Belmont University ousted a student Monday after he made a social media post using the N-word to describe black NFL football players, who he said needed a "bullet in their head."
The former student's Snapchat post, which went viral Monday morning after outraged students and alumni shared a screenshot of the post on Facebook and Twitter, showed a picture of black players for the Philadelphia Eagles raising their fists during the national anthem. Text over the picture called the men "piece of s*** n*****s," included the threat of violence and said, "If you don't like this country get the hell out."
Football players across the country, including some Tennessee Titans, have raised their fists during the anthem to protest racial inequality and police brutality toward minorities.
Belmont issued a statement Monday morning confirming that the post came from a freshman student and promising "immediate action." Shortly afterward, another university statement said that, following an investigation, "the person involved is no longer a student at Belmont."
"We reject comments rooted in racism or bigotry. This is not free speech — this is hate speech," the first statement read. "As a Christian institution, it is our goal to build a diverse and inclusive community where all members feel accepted, safe and valued."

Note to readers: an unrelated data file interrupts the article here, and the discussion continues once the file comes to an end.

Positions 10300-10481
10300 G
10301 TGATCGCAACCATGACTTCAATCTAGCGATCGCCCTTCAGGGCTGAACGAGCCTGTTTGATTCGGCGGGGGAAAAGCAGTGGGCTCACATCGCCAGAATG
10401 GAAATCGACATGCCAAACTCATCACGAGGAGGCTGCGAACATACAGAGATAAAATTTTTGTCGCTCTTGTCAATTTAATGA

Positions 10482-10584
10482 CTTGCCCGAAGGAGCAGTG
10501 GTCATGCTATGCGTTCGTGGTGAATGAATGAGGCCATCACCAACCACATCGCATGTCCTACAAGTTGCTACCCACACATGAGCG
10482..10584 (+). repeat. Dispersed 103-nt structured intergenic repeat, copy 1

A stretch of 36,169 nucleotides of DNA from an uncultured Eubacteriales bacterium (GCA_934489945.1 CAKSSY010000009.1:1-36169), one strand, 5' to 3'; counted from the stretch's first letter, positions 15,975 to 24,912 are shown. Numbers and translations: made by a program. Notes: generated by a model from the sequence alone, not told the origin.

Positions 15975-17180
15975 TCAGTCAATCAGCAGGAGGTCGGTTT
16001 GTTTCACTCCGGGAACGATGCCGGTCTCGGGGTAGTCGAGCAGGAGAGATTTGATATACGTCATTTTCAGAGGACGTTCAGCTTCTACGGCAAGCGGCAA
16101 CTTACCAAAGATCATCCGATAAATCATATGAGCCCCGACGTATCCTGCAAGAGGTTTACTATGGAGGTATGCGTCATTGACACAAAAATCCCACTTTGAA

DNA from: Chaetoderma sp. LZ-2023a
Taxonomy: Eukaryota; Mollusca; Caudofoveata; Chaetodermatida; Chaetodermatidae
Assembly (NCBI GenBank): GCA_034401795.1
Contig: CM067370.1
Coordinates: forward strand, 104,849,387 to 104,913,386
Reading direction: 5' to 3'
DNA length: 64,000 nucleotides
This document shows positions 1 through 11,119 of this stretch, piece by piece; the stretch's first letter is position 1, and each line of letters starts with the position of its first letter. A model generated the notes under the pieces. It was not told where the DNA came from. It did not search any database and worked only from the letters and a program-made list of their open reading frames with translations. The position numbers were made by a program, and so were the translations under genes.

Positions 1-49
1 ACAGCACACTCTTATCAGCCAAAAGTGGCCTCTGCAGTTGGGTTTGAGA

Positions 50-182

The university did not identify the former student.
Belmont students and graduates took to social media to vent their anger and concern. Sophomore Isaiah Edwards, who is black, said he has heard his grandparents say for years that racism still exists. For him, the former student's post was chilling evidence that they were right.
"Being on such a beautiful campus, that supports diversity and inclusion, it is terrifying having someone speak about shooting individuals in the head and referring to them as n*****s," Edwards said in a message to The Tennessean. "I hope that Belmont uses this experience as a wake-up call that this type of disgusting behavior is real and prevalent on its campus."
Edwards added that this incident made it clear that Belmont's Black Student Association and other diversity groups played an essential role on campus.
Racism has bubbled up on campuses across the country recently as the Black Lives Matter movement and police shootings have led to more potent calls for racial equality. Students have repeatedly pressed Belmont president Bob Fisher on the issue, and Fisher has said increasing diversity among the students, faculty and staff is among his top priorities.
Belmont rejects comments rooted in racism or bigotry. See statement below. pic.twitter.com/xHvJKn5su5— Belmont University (@BelmontUniv) September 20, 2016